Penalty Clauses in the Context of Leaver Provisions
Penalty Clauses in the Context of Leaver Provisions
Provisions allowing one party to withhold or forfeit future payments following a breach, or exit provisions allowing an innocent party to buy out a defaulting party at below market value, are common features in a wide range of corporate and commercial agreements. Such clauses provide the parties with redress for a breach without having to resort to legal proceedings. However, these provisions run the risk of being held void as penalties and therefore, care needs to be taken when drafting to ensure that the correct balance is achieved.
At a minimum, drafting should seek to ensure that any loss suffered by, or payment obligation imposed on, the party in breach as a result of such breach is not "extravagant and unreasonable".
The law of penalties is engaged where the parties have agreed that, upon a particular breach of contract, the party in breach will pay the other party a sum of money. It may also apply to a provision that disentitles the contract breaker from sums otherwise due to him or requires the compulsory transfer of property (for example, shares) to the innocent party at nil or an undervalue. Whether or not the offending clauses are held to constitute a penalty (and therefore unenforceable) will depend on various factors.
On the other hand, liquidated damages clauses, whereby parties agree at the outset pre-determined estimates of losses to be incurred for the failure to meet certain contractual obligations, are valid and enforceable.
Generally speaking, the Courts are reluctant to strike down penalty clauses as this constitutes a "blatant interference with freedom of contract" which is a key principle of the law. Nevertheless, when the courts do intervene and determine a clause to constitute a 'penalty' it is typically unenforceable. Two lines of case law have emerged which provide exceptions to this general rule: (i) where there has been a genuine pre-estimate of loss; and (ii) where there is commercial justification.
Talal El Makdessi v Cavendish Square Holdings BV and another ("Makdessi") currently represents the most authoritative statement of the law, although it should be noted that it has been appealed to the Supreme Court.
In that case, the Court of Appeal overturned a previous High Court decision on whether a discounted price provision in an M&A context amounted to an unenforceable penalty under English law. Whilst acknowledging the trend in recent cases to focus on whether a clause is commercially justifiable in the circumstances of the transaction when determining whether its primary purpose was to deter the other party from breaching the agreement, the Court of Appeal decided that the commercial justification argument did not apply here. Hence the mere fact that provisions are inserted for commercial reasons (in the case of leaver provisions, to effect a "clean break" or to provide suitable incentives to employees) does not guarantee that the provision will escape being struck down as a penalty.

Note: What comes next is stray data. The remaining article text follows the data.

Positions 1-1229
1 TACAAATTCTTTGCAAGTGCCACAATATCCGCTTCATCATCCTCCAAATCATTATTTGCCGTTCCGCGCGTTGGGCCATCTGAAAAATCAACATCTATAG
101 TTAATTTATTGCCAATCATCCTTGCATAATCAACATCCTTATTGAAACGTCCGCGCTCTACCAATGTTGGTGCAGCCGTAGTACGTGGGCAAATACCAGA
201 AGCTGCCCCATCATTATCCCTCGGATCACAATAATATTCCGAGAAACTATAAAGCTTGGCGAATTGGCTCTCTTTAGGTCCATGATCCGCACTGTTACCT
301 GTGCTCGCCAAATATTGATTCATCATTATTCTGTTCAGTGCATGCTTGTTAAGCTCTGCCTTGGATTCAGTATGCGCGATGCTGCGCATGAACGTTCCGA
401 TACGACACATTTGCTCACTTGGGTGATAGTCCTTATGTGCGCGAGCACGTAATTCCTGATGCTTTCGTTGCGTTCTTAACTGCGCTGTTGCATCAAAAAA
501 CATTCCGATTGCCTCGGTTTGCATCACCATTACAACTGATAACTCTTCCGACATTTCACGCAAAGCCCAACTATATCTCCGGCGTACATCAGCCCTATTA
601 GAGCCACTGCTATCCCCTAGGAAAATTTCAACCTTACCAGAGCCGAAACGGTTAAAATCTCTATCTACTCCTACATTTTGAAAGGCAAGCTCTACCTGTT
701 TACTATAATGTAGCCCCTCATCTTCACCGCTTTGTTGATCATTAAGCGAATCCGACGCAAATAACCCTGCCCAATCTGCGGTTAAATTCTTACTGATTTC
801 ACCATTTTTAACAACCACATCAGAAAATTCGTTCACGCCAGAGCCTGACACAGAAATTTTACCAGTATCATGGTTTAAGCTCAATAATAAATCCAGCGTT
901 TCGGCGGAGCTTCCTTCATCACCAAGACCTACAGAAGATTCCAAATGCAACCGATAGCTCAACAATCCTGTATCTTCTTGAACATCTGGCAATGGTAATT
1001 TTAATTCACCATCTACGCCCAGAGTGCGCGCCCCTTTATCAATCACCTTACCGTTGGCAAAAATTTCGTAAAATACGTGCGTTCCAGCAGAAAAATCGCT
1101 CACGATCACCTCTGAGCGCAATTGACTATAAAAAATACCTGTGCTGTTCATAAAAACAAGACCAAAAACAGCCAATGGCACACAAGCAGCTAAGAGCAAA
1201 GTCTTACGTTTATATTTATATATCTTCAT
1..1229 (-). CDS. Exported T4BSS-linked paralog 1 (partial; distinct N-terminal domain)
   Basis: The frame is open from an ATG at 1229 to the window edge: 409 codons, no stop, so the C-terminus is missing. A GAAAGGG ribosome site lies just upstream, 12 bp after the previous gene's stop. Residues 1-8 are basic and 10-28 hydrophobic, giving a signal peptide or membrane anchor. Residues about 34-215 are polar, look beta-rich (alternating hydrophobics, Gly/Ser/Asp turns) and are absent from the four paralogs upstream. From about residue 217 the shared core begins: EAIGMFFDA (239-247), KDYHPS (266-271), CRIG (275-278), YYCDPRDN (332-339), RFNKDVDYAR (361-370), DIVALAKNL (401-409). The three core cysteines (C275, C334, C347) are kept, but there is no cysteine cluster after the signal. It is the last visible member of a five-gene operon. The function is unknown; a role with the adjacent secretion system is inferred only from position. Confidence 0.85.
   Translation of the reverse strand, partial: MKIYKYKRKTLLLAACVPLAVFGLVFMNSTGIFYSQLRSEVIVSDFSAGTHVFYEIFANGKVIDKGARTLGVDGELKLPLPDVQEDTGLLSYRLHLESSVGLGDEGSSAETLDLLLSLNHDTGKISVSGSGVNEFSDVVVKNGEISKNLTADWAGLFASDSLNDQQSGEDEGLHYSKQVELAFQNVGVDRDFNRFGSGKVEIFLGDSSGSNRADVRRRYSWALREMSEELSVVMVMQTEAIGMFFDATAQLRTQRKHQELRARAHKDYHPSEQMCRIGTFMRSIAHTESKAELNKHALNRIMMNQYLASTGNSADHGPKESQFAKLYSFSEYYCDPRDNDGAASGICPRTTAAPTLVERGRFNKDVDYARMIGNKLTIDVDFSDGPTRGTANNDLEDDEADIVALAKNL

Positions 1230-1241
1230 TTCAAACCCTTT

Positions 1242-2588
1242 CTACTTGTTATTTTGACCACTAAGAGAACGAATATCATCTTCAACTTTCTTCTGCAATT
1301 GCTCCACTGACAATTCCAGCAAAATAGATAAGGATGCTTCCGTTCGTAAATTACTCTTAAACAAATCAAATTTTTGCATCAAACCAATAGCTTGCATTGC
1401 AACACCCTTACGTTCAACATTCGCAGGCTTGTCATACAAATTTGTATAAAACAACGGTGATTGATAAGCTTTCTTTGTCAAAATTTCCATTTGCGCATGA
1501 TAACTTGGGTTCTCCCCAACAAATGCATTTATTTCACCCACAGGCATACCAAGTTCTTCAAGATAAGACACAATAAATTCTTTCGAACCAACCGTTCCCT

Using the reasoning applied by the Court of Appel in Makdessi:
it is settled law that a clause which requires the transfer of property (such as shares) rather than the payment or forfeit of cash can constitute a penalty;
it is difficult to argue that a compulsory transfer provision is a genuine pre-estimate of loss. Neither the value of the shares nor the potential effect of the breach can possibly be known at the date on which the manager acquires the shares; and
whilst there is almost certainly commercial justification for a provision which requires the transfer of shares from a leaver, the operation of the provision could be 'extravagant' in the sense that the loss that arises as a result of the circumstances leading to the transfer may be wholly disproportionate to the value of the shares transferred (particularly in the case of a bad leaver).
However, a key distinction which must be considered when looking at compulsory transfer provisions is that their application is not effective upon a breach but rather the occurrence of a certain state of affairs, i.e. a manager no longer being employed by the issuing company (for whatever reason). Arguably, the purpose of the provision may not be said to have, as a primary purpose, the deterrence of breach, even where potentially (such as in the case of summary dismissal) there is a breach of other agreements.
Anyone involved in drafting clauses such as:
good leaver/bad leaver provisions in shareholder agreements or articles of association;
put and call options; or
provisions in share purchase agreements, providing for forfeiture of all or part of an earn-out in certain circumstances,
should consider if all or any part of the clause(s) concerned might be regarded as penalty clauses, and so might need to be adjusted so as not to be regarded as penal in nature. The following should be borne in mind:
Ensure the provisions do not provide for a remedy that is extravagant or unreasonable when compared with the greatest loss that could conceivably flow from the breach.
Consider using a range of remedies appropriate to clause is breached and the seriousness of the breach.
Consider drafting the provisions as conditions precedent. In Makdessi the Court of Appeal accepted that if the agreement had been structured differently, so that the payment of future consideration was conditional on compliance with the covenants, the law on penalties may not have been engaged. However, it is important to note that the artificiality of this approach has been criticised in other cases and the courts have previously expressed a willingness to look to the substance of the bargain – Euro London Appointments Ltd v Claessens International Limited  EWCA